Collectors told to form panels for juvenile justice boards

Chennai Oct. 3. Following directive from the Chief Justice of the Madras High Court on constitution of juvenile justice boards, the Social Welfare department has rushed out notices to all Collectors asking them to initiate the first step of constituting `selection committees'.

``We sent the circulars today, with instructions to them to act immediately and form the committee as specified under the Juvenile Justice Act, 2000,'' the Social Welfare Minister, B. Valarmathi, said.

The committee, shall be chaired by the principal district and sessions judge and comprise the Collector and the Commissioner of Police or the Superintendent of Police.

It will then choose one chairperson and four members from a panel of not more than 10 names identified, from among and competent persons in the district.

Another panel consisting of 15 members will have to be drawn up to choose members of the Child Welfare Committee (CWC), also under the Act. Again, the selection committee will have to appoint a chairperson and four members to the CWC.

The selection committee for Chennai was formed, and convened this morning in the chamber of the principal judge, City Civil court. The two panels for the JJB and the CWC were prepared and forwarded to the Government for appointment.

While welcoming the move, child rights activists caution that the selection committee should exercise prudence in selecting candidates. ``If things are done in a hurry, there will be a chance of genuine candidates not getting selected," they say.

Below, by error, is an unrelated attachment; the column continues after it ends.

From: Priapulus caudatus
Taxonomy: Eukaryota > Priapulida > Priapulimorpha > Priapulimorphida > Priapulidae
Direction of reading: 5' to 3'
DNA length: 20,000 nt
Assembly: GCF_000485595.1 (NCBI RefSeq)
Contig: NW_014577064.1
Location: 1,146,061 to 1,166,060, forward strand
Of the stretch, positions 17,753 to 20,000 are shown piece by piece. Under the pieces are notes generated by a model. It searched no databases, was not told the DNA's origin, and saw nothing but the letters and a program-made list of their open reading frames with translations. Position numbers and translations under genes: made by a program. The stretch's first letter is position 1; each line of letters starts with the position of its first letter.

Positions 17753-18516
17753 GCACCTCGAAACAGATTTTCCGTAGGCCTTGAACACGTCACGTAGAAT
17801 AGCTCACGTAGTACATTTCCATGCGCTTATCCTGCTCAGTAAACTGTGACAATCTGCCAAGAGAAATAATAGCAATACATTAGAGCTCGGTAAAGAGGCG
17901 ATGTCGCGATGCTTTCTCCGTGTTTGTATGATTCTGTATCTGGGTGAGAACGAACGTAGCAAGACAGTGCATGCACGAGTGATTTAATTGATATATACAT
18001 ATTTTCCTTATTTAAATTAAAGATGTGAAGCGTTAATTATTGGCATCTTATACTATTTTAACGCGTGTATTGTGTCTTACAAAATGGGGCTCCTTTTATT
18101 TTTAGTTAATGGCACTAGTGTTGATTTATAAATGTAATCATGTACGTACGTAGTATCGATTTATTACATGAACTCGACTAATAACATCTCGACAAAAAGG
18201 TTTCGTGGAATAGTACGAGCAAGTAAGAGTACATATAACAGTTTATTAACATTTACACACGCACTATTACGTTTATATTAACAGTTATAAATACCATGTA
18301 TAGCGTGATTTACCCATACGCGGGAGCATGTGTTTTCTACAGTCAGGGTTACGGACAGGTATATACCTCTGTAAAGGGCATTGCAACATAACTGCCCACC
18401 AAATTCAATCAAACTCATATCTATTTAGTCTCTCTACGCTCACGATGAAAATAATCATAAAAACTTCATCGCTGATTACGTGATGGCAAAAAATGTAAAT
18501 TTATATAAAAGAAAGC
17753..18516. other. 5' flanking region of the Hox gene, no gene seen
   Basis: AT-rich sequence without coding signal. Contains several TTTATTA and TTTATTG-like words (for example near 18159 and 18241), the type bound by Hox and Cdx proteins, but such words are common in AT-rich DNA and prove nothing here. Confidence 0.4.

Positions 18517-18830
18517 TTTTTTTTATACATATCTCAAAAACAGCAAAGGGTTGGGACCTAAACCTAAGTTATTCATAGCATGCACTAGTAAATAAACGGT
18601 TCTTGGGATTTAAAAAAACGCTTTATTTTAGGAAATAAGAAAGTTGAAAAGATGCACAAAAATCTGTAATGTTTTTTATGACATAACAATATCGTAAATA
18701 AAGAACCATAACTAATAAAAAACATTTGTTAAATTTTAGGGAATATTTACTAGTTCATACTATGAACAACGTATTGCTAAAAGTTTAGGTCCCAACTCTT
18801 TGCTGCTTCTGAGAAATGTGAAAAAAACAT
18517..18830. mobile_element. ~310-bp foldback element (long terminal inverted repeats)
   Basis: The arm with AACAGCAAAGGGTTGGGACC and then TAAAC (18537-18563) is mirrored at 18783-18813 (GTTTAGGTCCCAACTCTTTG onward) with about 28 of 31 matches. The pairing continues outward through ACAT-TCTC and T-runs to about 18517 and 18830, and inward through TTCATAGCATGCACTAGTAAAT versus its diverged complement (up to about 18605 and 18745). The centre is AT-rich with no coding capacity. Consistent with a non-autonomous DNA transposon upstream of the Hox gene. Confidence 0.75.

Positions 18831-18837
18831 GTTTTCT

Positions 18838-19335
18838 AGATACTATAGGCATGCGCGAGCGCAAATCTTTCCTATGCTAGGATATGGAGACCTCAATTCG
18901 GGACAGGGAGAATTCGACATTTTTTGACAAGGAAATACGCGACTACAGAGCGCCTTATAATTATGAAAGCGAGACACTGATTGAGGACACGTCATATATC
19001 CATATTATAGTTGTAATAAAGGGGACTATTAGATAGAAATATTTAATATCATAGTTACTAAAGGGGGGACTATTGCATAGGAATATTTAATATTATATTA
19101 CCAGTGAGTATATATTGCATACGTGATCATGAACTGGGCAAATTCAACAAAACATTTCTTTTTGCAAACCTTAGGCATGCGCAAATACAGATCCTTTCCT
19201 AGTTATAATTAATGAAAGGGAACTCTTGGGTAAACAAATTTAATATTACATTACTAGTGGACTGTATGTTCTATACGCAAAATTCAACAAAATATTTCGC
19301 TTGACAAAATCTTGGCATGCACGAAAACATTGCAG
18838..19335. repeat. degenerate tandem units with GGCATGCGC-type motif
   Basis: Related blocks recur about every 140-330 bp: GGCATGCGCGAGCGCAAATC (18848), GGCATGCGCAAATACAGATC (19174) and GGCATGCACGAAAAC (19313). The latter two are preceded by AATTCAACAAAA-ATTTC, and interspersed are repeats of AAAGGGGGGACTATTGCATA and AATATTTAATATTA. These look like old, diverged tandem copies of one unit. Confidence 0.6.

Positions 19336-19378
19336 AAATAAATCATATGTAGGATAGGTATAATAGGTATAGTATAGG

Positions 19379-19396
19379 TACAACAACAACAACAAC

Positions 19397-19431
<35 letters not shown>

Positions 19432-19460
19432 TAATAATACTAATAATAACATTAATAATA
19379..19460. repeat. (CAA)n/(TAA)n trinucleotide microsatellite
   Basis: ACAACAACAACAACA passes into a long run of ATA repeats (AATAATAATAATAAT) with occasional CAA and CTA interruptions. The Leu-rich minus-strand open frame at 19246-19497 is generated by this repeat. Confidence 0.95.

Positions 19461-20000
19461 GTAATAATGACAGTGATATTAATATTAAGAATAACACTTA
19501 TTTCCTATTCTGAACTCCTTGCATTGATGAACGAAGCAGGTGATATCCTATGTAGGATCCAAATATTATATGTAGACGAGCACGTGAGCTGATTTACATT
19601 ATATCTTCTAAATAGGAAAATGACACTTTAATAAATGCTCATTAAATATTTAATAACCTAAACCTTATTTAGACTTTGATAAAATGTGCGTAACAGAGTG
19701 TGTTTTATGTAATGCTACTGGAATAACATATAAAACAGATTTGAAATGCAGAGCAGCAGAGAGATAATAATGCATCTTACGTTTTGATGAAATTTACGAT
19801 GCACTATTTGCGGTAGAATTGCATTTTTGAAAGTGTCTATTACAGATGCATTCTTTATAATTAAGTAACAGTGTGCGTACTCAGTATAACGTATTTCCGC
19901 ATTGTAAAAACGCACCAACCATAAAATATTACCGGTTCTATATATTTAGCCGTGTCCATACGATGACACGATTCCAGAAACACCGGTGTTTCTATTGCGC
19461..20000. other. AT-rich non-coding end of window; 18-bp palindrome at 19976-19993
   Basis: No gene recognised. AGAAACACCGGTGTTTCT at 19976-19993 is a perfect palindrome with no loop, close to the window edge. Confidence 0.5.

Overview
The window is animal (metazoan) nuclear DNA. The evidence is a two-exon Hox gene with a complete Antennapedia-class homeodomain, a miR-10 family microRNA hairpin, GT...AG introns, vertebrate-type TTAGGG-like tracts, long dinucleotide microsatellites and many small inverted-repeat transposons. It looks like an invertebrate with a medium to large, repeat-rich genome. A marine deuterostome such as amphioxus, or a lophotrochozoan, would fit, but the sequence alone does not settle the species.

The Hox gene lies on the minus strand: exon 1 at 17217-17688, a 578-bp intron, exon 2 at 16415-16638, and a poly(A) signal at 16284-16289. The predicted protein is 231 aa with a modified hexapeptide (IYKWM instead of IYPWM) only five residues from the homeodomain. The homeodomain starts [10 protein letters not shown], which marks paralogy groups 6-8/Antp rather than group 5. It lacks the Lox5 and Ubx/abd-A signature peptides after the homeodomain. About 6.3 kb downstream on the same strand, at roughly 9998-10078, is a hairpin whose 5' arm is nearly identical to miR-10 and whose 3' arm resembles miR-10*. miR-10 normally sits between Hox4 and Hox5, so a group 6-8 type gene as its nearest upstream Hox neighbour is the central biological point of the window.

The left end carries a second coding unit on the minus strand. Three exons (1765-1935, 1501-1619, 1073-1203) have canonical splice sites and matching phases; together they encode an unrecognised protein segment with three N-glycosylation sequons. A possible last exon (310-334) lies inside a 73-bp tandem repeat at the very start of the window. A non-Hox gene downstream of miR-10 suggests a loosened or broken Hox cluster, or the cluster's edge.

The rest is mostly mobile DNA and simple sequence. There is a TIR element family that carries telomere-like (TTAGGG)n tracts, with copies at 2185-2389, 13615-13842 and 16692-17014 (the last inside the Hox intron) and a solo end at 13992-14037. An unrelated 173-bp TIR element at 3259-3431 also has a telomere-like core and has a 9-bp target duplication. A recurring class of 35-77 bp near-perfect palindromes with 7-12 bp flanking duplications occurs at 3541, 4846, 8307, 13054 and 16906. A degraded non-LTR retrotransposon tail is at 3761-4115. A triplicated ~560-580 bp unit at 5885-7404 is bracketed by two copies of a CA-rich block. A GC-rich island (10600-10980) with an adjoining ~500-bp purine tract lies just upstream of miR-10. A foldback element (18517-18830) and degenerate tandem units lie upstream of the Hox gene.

In response, Ms. Valarmathi said: ``In our circular to the Collectors, we have urged them to exercise great caution in selecting the members of the JJB and the CWC.

Though forced to work within a limited time frame, the selection committees will have to select sensitive persons, who also have knowledge about the subject." Officers of the department said panels had been drawn up much earlier.

However, owing to the paucity of funds in the State, the project was put on the back burner, they claim.

``This cannot be entirely true. The Juvenile Justice Act was drawn up in 2000 and Tamil Nadu was the first State to form the rules in February this year. The procedural delays have mainly been caused by inefficiency on the part of some officers, who have now been removed from their posts,'' the Minister said.

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